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Voxxi: Tips so your child won't forget what he learned in school this summer

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Summer school might not always be an option for the your child, but there are programs that can help a child avoid what's called summer learning loss. The absence from school can make any child forget what they learned throughout the year. (Shutterstock)

By John Benson, June 24, 2014

The good new is summer is here. The bad news is any education gains your child made this past school year are at risk: Many children might forget what they learned throughout the school year.

Building Educated Leaders for Life (BELL) CEO Tiffany Gueye tells VOXXI the issue is called summer learning loss, and every student currently taking a 10-week vacation from studying is affected.

"We know from research that kids are actually losing skills during this time," Gueye said. "All kids demonstrate a loss of a month's worth of math skills. That's all kids, no matter what kind of home they come from. It's no different if you were taking piano lessons and then took 10-weeks off. Your skills are going to regress."

She added that summer learning loss in reading is tied directly to income, with underprivileged children losing two months of literacy skills, while their counterparts in middle to upper-income homes actually gaining roughly a month's worth of skills because they're reading newspapers and books, as well as visiting museums and libraries.

"A reading achievement gap is developing for low-income and upper-income children," Gueye said. "It's very significant and it accumulates over time, which makes it even worse. It's contributing significantly to what happens by the time they get to middle school, where there is this enormous gap in skills."

She added, "Anybody who attends a high poverty school is at risk of losing skills, even where they might have some resources in the home. This is well documented research, but the good news is there are things they can do."

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Providing your child with plenty of fun reading material is a good way to skip summer learning loss. (Shutterstock)

In addition to an after-school program during the school year, BELL provides a summer-learning model around the country in schools that deliver small-group academic instruction, mentorship, a wide range of enrichment activities and community engagement.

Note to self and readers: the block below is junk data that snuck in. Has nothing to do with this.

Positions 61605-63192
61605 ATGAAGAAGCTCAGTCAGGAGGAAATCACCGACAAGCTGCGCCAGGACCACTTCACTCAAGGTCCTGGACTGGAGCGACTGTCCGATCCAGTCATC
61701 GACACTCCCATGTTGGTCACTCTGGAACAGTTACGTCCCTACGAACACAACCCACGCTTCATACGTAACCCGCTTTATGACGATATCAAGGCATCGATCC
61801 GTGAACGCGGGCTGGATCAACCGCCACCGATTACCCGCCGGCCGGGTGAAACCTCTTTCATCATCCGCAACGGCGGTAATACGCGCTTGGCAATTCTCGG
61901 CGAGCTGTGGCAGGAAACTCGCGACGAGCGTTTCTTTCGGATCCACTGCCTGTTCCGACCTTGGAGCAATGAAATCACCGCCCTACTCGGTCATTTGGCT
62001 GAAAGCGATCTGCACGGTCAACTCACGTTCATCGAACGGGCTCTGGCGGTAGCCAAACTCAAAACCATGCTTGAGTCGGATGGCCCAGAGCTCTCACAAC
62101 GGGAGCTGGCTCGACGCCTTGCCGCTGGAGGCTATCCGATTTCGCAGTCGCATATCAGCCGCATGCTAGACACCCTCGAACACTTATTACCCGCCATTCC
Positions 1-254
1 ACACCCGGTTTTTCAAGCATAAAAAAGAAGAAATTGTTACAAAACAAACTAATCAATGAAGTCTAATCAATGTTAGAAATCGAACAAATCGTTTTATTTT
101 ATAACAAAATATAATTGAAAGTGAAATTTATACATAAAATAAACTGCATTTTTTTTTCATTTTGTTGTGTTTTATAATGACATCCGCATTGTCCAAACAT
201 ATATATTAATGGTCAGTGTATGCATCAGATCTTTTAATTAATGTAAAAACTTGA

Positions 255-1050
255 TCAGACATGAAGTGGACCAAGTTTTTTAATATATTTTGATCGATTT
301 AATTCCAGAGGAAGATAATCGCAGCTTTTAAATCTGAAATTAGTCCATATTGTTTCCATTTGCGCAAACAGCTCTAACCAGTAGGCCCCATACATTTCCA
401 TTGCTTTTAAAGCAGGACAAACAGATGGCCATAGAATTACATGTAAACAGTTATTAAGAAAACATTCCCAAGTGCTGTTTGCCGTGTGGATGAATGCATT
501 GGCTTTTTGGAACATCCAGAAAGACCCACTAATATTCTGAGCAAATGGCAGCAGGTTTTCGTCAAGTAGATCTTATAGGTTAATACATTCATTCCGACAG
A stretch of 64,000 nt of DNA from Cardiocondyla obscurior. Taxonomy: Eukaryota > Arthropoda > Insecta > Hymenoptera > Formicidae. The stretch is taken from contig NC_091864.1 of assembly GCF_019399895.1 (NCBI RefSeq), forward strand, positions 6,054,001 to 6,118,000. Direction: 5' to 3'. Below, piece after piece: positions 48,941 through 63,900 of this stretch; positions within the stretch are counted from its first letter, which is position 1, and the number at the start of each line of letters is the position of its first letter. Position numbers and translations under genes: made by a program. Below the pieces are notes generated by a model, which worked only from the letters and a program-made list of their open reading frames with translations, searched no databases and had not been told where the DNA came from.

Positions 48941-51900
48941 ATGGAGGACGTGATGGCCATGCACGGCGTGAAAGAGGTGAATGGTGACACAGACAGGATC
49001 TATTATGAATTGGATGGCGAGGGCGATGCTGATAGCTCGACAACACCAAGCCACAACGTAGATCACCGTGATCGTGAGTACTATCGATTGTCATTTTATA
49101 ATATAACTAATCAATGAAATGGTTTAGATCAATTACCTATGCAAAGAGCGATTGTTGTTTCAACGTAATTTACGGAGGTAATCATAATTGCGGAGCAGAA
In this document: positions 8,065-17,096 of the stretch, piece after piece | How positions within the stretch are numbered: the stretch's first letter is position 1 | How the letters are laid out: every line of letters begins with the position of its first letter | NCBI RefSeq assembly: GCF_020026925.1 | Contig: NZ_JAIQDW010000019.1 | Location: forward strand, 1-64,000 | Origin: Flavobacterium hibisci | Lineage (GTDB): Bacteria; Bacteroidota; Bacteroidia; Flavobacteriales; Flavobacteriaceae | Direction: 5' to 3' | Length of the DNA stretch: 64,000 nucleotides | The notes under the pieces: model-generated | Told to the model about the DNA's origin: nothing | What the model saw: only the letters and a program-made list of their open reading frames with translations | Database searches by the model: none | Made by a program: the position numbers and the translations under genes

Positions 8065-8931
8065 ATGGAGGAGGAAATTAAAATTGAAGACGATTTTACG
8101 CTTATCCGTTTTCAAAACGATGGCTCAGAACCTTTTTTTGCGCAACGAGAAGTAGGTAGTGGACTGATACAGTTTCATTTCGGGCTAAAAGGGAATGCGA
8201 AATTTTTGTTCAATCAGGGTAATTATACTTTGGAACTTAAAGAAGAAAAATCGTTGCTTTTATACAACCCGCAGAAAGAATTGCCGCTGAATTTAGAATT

What you can do

Gueye stressed that parents need to be proactive to ensure their children don't suffer from summer learning loss.

"I'd encourage the Latino community to go to their school and actually advocate for a summer program if there's nothing available," Gueye said. "More schools are becoming aware that, ‘Hey, if we send the kids home for 10 weeks, we'll spend two months in the fall helping catch back up again. It doesn't make a lot of sense.'"

Tips to keep kids sharp during summer

  • Access a summer learning program that enriches literacy and math skills. If your school doesn't offer anything, ask around at libraries, parks and even rec departments.
  • Parents are encouraged to provide access to reading from newspapers to library brooks. "There's some evidence that suggests age-appropriate social media outlets are good reading opportunities for children," Gueye said. "You want them to keep practicing reading and all the better if you can expose them to interesting content that they can connect with their friends or peers about."
  • Summer learning doesn't have to be punitive. Make it fun and be creative.
  • Take advantage of learning opportunities, such as having kids help make a meal and in the process get a math lesson while they learn about measurements. "The idea is really you don't have to be physics teacher to talk to your child about geometric shapes or what's happening when they go down a slide," Gueye said. "Getting them to think intentionally about what's going on will keep their mind sharp."

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